If you open the NSE website, you will find a popular barometer called the VIX (Volatility Index). VIX is also called the Fear Index as it represents the fear in the stock markets, where too much volatility is considered to be an enemy of valuation. Typically, stocks with high levels of volatility attract low P/E ratios and that depresses valuations. Volatility or fluctuations in a stock’s price are part and parcel of the stock market game. You cannot avoid volatility in stock markets but you can definitely manage it. Here’s how you can ace the game:
a) Use volatility as an opportunity to accumulate quality stocks at attractive prices
If you look back at the Nifty, the last 50% correction happened in 2008—post the Lehman crisis. Since then, the market has given 20% volatility on the downside on more than 10 occasions. Remember, 20% volatility is bad enough but it also creates opportunities. For example, at the peak of the liquidity crisis in October 2018, Bajaj Finance lost 35% of its value in a span of less than one month. We have seen similar bouts of correction in stocks like Hindustan Unilever, TCS, Infosys, and HDFC Bank. As a smart trader, you must use such opportunities to add more quality stocks to your portfolio. That is called being proactive.
b) Build your portfolio on conviction and don’t let the conviction falter
If you are nervous when the market goes down, the risk level of your portfolio may not be an appropriate fit for you. Your time horizon, goals, and tolerance for risk are key factors in helping to ensure that you have an investing strategy that works for you. Essentially, your portfolio has been designed and you need to accept volatility as a part of the game. A 20% correction does not mean that your stock is suddenly worthless. In fact, stocks like Infosys—which have created big wealth—have seen serious bouts of volatility. Get comfortable!
c) As an investor, time in the market is more important than timing the market
It is one thing to know what to do in volatile markets. You must also know what not to do in the midst of volatile markets. One thing to avoid is trying to time the market. Many traders are obsessed with catching the tops for selling and bottoms for buying. There are two problems. Firstly, it is impossible to consistently catch tops and bottoms, even for the most seasoned traders. Secondly, even if you miss three or four of the best days, your return will only be as good as a passive strategy. So, why waste time on timing the market. Instead, remember that the Sensex has grown from 100 in 1981 to around 38,000 in 2019. That’s an annual Compound Annual Growth Rate (CAGR) of 17%. You surely don’t need to fish in troubled waters in volatile markets.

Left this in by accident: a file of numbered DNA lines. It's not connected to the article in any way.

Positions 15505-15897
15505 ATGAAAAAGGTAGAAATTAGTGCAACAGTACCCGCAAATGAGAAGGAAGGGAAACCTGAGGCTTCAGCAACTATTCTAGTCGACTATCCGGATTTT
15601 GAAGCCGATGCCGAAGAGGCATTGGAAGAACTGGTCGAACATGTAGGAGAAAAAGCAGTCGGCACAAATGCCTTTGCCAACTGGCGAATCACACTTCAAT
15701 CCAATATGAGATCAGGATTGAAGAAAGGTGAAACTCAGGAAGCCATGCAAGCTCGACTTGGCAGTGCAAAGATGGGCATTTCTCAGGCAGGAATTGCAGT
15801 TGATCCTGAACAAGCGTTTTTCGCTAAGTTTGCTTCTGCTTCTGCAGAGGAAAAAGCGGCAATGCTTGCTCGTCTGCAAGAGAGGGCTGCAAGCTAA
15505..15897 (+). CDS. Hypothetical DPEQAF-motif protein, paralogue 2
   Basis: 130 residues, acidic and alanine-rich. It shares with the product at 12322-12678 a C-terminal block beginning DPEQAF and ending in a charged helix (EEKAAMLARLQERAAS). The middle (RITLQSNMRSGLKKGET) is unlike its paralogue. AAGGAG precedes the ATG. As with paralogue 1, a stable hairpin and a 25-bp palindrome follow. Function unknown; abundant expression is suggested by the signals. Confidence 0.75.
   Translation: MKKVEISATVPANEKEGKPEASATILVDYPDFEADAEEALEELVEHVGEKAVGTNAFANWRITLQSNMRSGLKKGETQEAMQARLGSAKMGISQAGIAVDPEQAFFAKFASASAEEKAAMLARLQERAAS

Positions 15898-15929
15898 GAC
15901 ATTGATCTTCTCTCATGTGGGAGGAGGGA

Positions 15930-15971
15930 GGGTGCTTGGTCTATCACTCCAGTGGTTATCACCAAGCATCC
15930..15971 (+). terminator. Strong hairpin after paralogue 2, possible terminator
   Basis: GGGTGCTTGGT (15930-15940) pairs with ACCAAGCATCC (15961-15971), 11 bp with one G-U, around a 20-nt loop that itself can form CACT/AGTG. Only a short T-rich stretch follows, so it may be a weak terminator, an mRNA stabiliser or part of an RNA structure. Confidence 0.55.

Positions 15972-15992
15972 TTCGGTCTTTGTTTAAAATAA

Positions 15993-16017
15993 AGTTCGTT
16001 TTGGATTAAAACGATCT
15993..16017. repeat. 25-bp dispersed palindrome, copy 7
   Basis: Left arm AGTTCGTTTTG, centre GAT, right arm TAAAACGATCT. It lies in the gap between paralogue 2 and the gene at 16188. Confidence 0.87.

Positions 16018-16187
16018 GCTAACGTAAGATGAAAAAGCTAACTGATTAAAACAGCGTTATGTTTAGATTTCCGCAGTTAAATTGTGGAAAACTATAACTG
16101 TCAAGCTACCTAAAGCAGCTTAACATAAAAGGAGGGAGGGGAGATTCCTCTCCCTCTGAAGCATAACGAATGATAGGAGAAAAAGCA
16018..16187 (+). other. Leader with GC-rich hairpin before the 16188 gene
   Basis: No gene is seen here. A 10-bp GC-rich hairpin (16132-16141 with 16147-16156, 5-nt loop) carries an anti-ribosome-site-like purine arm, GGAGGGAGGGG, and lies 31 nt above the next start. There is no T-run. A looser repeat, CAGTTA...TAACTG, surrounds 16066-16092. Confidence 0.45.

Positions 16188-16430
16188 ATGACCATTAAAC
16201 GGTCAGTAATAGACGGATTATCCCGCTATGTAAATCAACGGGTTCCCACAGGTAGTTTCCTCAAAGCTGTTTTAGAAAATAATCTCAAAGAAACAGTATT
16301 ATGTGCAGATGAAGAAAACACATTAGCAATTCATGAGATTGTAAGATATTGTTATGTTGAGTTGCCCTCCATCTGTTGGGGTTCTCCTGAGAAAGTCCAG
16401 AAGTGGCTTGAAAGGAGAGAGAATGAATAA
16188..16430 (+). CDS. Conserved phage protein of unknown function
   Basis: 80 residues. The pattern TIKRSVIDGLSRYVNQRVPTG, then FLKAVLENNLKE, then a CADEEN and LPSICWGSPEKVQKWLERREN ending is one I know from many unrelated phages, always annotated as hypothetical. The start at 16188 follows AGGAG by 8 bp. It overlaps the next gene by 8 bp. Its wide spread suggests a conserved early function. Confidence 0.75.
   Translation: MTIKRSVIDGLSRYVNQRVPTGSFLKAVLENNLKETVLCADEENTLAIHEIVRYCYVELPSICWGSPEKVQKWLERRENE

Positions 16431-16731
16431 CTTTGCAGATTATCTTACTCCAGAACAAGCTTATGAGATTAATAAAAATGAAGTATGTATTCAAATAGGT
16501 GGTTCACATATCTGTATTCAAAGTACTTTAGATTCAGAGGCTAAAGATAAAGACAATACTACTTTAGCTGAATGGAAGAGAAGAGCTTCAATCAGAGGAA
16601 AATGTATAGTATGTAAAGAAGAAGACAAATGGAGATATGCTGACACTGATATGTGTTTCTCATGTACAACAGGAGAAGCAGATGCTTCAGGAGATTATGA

d) Nothing beats volatility better than a systematic and phased approach
Systematic investing takes different forms. When buying equities, you can use a Price Earning (P/E) cut off to increase or decrease your allocation. Alternatively, you can just create a passive systematic investment plan. For example, you can just decide to invest Rs.5,000 each month in buying HDFC Bank shares at a specified date. You don’t worry too much about the price. The idea is that when markets are buoyant, you get more value and when markets are down, you get more shares. In short, you make the most of volatility and reduce the cost of holding.
e) Your financial plan has in-built mechanisms to handle volatility
Your investment starts with a financial plan which lays out your long term goals with a plan to achieve them. Asset allocation is an important aspect of financial planning where the break-up of equity, debt, liquids and gold is worked out. When you stick to this asset allocation plan, then any profits are automatically monetized and down markets are automatically bought into. That is your best insurance in volatile markets.